Commission Targets Corporate Tax Incentives

By Sarah Birnbaum

April 23, 2012

BOSTON — A Massachusetts commission comprised of elected officials from both parties as well as economists unanimously approved recommendations Monday to track and assess the performance of business tax breaks.
Massachusetts auditor Suzanne Bump, who serves on the panel, said the state pours billions of dollars into business tax breaks but often doesn't know whether the incentives are actually spurring job growth.
"For about $2 billion of business tax expenditures that we give out every year, about $1 billion of them had no mechanisms to provide for accountability and transparency," she said.
Corporate tax breaks have been under greater scrutiny on Beacon Hill since Fidelity Investments announced it planned to move more than 1,000 jobs out of state and Evergreen Solar decided to close a factory in Devens and lay off hundreds of workers. Both companies were receiving tax incentives.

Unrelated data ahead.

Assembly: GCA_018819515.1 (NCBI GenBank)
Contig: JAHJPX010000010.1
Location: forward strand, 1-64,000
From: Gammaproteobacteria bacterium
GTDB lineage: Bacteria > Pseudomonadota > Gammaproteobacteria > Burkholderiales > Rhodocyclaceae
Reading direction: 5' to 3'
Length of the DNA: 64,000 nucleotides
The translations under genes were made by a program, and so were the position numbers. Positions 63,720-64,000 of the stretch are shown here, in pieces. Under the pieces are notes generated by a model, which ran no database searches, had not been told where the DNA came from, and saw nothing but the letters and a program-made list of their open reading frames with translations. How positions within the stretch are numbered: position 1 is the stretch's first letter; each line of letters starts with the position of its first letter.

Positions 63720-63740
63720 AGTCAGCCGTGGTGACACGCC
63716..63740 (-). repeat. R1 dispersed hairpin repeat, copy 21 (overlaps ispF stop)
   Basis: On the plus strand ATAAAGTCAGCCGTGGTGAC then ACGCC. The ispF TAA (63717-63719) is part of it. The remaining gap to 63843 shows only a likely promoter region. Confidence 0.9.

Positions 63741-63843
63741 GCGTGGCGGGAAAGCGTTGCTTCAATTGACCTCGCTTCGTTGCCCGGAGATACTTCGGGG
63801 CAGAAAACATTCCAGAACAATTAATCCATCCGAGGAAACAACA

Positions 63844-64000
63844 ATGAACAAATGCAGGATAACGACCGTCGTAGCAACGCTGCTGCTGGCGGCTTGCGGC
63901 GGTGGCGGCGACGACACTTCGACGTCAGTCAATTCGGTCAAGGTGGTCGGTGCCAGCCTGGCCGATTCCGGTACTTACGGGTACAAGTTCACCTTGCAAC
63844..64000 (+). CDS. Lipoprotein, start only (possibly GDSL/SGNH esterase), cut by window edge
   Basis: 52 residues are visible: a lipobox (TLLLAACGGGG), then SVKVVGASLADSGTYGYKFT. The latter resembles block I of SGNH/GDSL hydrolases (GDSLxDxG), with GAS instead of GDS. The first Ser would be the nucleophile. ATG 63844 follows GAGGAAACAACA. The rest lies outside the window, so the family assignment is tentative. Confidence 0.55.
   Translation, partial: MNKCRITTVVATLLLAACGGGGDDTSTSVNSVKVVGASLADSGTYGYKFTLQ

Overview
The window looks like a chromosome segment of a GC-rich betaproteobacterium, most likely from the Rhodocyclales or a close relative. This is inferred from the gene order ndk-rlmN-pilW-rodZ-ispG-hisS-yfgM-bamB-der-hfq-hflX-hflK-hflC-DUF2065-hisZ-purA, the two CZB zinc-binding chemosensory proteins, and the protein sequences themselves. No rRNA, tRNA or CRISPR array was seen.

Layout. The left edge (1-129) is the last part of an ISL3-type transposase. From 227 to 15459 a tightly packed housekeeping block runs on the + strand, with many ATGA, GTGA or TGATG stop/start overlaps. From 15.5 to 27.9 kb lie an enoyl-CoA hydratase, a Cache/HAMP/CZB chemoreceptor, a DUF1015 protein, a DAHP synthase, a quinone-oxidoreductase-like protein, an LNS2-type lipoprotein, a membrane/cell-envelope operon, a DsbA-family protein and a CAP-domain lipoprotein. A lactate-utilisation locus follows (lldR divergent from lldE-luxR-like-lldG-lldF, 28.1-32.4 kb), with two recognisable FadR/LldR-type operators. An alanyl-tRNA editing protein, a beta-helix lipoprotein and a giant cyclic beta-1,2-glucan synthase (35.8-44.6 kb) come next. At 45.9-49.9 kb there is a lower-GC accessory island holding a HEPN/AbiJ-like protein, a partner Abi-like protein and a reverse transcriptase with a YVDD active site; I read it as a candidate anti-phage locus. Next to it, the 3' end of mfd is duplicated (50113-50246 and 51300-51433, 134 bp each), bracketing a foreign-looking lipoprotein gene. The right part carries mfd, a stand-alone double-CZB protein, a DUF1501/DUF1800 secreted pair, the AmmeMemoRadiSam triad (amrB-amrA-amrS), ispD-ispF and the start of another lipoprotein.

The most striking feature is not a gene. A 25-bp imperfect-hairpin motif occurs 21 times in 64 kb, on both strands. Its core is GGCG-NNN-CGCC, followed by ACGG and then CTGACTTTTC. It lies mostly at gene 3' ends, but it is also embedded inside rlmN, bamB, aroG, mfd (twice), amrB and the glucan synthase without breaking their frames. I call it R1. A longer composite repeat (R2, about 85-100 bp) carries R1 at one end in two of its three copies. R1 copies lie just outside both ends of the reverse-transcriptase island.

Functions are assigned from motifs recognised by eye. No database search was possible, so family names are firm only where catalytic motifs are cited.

The panel is recommending fewer tax breaks and regular reviews of the ones already on the books. It also wants the governor and Legislature to set a goal for each tax break and then establish metrics to measure whether the break is effective.
But economist Michael Widmer of the business-backed Massachusetts Taxpayers Foundation said that while the recommendations are well-intentioned, it's difficult to judge how well corporate tax breaks work.
"When an individual purchases legal services, he or she doesn't pay a tax. Or a haircut — no tax. How are we going to assess whether that's good or bad? That's a public policy decision," he said.
It's now up to the Legislature whether to adopt the commission's recommendations.

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